Timaru and the nearby areas offer a relaxed lifestyle together with access to some of New Zealand's finest scenery in the form of wild rivers, deep gorges, rolling hills, lakes and mountains. From the fertile Canterbury Plains with its intensive farming through to the more desert like interior regions where lakes and mountains abound, this district has something for everyone.
Timaruvians are a friendly and welcoming people and take pride in the safe environment its residents and visitors enjoy.
If you are seeking quality education in an environment that offers an outdoors lifestyle, extensive recreational facilities and a friendly welcome then Timaru Boys' High School should be high on your list of choices.
Aoraki Development Business & Tourism - www.southcanterbury.org.nz/live-work
Timaru Botanic Gardens
19 hectares of trees, shrubs, flowers, sweeping lawns, bird aviary, tropical house and ponds.
Timaru has one major swimming complex in Timaru. Maori Park (CBay) is a newly built multi-purpose facility.
Timaru's premier swimming beach. Each Christmas and New Year it hosts the Caroline Bay Carnival. There are a large number of facilities making this an ideal picnic area for families and is only a few minutes’ walk from the Piazza and its restaurants.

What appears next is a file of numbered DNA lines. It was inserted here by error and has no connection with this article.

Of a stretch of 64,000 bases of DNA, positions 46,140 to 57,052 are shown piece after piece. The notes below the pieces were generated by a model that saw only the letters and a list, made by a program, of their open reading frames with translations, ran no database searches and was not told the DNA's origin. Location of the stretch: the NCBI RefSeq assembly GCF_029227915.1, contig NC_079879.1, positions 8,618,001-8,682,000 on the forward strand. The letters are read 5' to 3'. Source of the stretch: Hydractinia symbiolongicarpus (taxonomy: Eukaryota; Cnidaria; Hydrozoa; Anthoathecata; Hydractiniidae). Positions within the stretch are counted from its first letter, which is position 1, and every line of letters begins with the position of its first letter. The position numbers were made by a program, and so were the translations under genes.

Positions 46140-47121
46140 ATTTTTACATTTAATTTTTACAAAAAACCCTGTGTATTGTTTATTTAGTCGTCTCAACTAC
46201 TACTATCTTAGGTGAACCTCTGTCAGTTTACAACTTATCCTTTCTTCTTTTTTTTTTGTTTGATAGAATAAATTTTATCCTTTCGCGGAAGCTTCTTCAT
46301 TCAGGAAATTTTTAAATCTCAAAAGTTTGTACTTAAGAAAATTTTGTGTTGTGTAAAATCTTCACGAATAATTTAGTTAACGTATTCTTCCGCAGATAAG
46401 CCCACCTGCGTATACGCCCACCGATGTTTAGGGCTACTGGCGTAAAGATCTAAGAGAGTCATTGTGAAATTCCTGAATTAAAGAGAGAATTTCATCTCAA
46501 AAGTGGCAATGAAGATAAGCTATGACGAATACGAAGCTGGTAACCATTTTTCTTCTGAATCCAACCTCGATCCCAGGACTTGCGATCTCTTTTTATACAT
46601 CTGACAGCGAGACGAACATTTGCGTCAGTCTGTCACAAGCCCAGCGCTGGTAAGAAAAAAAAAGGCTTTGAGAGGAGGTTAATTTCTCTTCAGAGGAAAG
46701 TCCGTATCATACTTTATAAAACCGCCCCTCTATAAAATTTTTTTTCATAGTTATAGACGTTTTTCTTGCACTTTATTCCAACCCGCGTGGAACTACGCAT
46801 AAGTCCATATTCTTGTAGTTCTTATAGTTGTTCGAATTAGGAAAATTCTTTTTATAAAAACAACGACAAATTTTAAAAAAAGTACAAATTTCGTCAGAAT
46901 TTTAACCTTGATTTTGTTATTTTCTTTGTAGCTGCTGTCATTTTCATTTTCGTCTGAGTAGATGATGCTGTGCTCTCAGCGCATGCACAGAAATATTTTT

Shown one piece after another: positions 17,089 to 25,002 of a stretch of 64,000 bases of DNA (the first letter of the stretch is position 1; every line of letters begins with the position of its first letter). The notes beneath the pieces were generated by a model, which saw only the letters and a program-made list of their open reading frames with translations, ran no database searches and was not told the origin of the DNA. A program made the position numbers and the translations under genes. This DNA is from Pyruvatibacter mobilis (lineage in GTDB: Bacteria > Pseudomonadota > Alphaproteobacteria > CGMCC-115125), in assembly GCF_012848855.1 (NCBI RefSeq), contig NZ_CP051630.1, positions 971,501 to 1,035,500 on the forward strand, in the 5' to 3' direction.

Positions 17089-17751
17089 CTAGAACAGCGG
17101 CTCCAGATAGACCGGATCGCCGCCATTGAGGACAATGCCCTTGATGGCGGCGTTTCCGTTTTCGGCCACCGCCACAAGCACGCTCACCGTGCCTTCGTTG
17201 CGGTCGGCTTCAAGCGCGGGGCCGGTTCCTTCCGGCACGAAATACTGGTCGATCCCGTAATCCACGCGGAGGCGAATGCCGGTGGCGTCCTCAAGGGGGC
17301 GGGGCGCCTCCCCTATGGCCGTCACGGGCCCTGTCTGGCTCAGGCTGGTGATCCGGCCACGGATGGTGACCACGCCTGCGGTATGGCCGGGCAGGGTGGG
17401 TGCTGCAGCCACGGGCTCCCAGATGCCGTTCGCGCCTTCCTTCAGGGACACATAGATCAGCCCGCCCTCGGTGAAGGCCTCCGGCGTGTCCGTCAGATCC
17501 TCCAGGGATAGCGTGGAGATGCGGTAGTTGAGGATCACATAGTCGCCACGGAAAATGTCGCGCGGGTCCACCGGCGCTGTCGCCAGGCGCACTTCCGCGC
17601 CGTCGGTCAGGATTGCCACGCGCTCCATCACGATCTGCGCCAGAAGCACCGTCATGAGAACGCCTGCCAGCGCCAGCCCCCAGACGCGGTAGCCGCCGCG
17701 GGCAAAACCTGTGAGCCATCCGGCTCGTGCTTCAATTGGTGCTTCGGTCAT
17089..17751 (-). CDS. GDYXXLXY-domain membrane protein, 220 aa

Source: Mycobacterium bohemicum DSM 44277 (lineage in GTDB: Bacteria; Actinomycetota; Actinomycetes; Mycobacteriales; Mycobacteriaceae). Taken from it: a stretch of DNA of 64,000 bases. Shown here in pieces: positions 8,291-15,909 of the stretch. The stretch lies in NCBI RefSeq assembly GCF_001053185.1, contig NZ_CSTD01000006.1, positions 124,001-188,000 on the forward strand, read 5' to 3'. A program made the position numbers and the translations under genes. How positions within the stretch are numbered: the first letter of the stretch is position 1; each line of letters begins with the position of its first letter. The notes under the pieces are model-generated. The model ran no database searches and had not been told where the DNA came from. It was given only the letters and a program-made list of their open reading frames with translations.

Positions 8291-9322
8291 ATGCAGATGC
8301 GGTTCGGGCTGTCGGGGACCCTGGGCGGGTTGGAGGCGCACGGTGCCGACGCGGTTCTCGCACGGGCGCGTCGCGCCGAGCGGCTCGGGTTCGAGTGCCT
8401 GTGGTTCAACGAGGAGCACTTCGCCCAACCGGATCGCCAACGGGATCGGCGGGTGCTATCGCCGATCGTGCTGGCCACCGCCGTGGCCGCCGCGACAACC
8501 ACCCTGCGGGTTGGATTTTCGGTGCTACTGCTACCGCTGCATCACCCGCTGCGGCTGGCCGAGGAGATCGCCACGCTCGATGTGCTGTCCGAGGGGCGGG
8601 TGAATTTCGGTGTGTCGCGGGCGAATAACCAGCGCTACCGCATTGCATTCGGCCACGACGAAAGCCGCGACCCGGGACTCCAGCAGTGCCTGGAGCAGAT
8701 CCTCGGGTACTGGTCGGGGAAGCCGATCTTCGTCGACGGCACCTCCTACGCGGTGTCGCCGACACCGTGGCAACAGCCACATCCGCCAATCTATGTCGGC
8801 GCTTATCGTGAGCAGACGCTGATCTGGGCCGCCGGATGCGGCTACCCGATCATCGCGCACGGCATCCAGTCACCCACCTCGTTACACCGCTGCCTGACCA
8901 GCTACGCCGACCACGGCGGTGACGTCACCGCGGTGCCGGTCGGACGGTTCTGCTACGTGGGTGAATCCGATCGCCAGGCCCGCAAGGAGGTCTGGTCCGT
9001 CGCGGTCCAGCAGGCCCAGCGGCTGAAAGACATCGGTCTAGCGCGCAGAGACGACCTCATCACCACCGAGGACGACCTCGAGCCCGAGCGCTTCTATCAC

South Canterbury Museum
The museum holds a large collection of artefacts reflecting the development of the region's past together with fascinating exhibits from nature and history. Special exhibitions are a feature of the museum.
Aigantighe Art Gallery
Timaru has the South Island's third largest art museum collection. The gallery holds New Zealand, Pacific and European art works from the 17th century to the present day. Within the grounds are a number of large limestone sculptures.
The library offers local and international information, most New Zealand newspapers, genealogical resources, Internet and email services and reading materials to satisfy the interests of all.
A Brief Early History Of Timaru
Timaru (Te Maru), means "place of shelter". Timaru was originally a safe place for Maori travellers canoeing along the eastern South Island coastline although it is known that the area had a resident Maori population from very early times. European New Zealand occupation began around 1837 when a whaling station was built at Patiti Point on the southern side of the present city. It functioned only for a short time before being moved to Banks Peninsula.
In 1852 the Rhodes brothers bought a tract of land they called, "The Levels", and introduced sheep farming to the district. They also freeholded 50 hectares of land which was to form the hub of Timaru's commercial area. In 1859 the first significant landing of immigrants arrived in Timaru and the settlement started to function as a township. In 1877 a start was made on developing a port as there had been a number of shipwrecks close to land. As the harbour developed, so to did the build up of sand at Caroline Bay producing a popular and safe swimming beach for locals and the increasing number of visitors. With the arrival of the first trains in 1876, Timaru's popularity as a holiday destination and place to live was assured - something which continues to this day.